Wednesday, December 8, 2010

The Gosh! Authority 08/12/10

Best thing out this week by miles is Gonzo: A Graphic Biography of Hunter S. Thompson by our very own Will Bingley and friend o’ Gosh! Anthony Hope-Smith and you can call me biased if you want to. You may remember I mentioned it last week, alluding to maybe having a special Gosh! Exclusive Bookplate Edition round about now. Well, that is a thing that definitely happened. Read about it here. Excellent Christmas present for anyone who likes the grandaddy of Gonzo and we’ve even got the wrapping paper to match it.

We’ve also got a boatload of stuff from those arty folk Nobrow whose screenprinted offerings are some of the best-smelling books we stock (I’m quite serious – stick your beak in next time). There’s Nobrow #4: Like Night and Day, their (possibly) biannual anthology featuring excellent illustrators from the world over. We’ve got all three previous issues on the shelves downstairs if you missed ‘em – Gods & Monsters, The Jungle, and Topsy Turvy. They only ever print 3000 copies of these things so if you’re thinking about it I’d get in before they disappear. Here are a few images I stole wholesale off their fancy website:

There’s also A Graphic Cosmogony HC which not only includes a fun word to say on its cover but an introduction by the Man at the Crossroads, Mr Paul Gravett behind it. It’s a comics compendium in which 24 artists tell the history of life, the universe and everything in a few pages as if it’s their own personal Genesis, though as this reviewer quite rightly points out there’s “no specific religion unless your spiritual allegiance lies with the great comic in the sky”.

The first edition of this one sold out completely but Nobrow has improved it for round two: A Bento Bestiary is the result of two Bristolian men’s efforts to draw the near-forgotten Japanese Yokai, an ancient race of demons who further down the family tree would become Godzilla, Mothra and Rodan and terrorise the earth. You’ve probably seen the drawings by Toriyama Sekien who attempted to illustrate each one of them in the 18th Century. Here’s what Ben Newman and Scott Donaldson’s look like:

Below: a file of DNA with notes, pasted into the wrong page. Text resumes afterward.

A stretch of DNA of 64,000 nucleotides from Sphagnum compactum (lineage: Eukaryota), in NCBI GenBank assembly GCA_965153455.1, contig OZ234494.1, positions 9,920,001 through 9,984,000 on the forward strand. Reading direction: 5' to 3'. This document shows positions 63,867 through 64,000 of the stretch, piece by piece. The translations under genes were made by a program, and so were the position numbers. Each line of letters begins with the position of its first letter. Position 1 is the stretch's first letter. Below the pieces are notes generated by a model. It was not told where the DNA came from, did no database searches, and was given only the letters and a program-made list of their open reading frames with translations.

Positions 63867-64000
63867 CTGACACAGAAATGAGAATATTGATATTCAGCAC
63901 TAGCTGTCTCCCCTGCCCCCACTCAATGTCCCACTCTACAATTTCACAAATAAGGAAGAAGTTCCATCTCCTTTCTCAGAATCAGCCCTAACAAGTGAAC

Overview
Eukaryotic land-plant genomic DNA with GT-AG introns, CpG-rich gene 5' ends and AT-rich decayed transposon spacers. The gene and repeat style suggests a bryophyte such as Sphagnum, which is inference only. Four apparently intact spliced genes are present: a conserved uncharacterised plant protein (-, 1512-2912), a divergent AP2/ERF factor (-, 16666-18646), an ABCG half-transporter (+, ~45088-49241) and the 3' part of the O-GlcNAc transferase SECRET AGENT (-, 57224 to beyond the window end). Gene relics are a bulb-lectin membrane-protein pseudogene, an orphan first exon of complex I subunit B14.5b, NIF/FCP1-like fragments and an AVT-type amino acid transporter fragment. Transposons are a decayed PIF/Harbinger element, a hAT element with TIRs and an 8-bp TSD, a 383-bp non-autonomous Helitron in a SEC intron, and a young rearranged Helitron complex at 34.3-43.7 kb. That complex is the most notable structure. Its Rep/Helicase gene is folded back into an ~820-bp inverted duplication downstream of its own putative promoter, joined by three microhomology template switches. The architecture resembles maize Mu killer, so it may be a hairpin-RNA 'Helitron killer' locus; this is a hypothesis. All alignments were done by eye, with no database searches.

Wolf’s Whistle is the first in Nobrow’s Behind the Tails series, which is a line of prequels to the fairytales we all know. This one’s all about what happened before the Three Little Pigs, when the Big Bad Wolf was just a scrawny little dude who drew comics after school. It’s by a guy called Bjorn Rune Lie who has preview pages and loads of amazing bits of art over on his blog.

And the last one out the bag Nobrow-wise is Hildafolk by Luke Pearson, in which a girl called Hilda follows the sound of a bell and ends up in strange lands ruled by magical folk. As with all of the Nobrow people he has a decidedly beautiful blog. Look at it with your eyeballs.

We’re about a month late for the Mexican Day of the Dead but that’s generally how publishing tends to work. Day of the Dead: El Dia De Los Muertos is from the same people who brought you those two usual Gosh! suspects, Burlesque Poster Design and Wildsville: The Art of Derek Yaniger. It’s another big, beautiful coffee table book of graphic design giving you a tour of how the Mexican tradition with its sugar skulls, flowers and devils has been appropriated by contemporary artists, hot rodders, tattoo artists and even Latino gangs. There are girls in corsets with their faces painted like skulls, manipulated ancient magazine covers, cartoons and all sorts. I approve.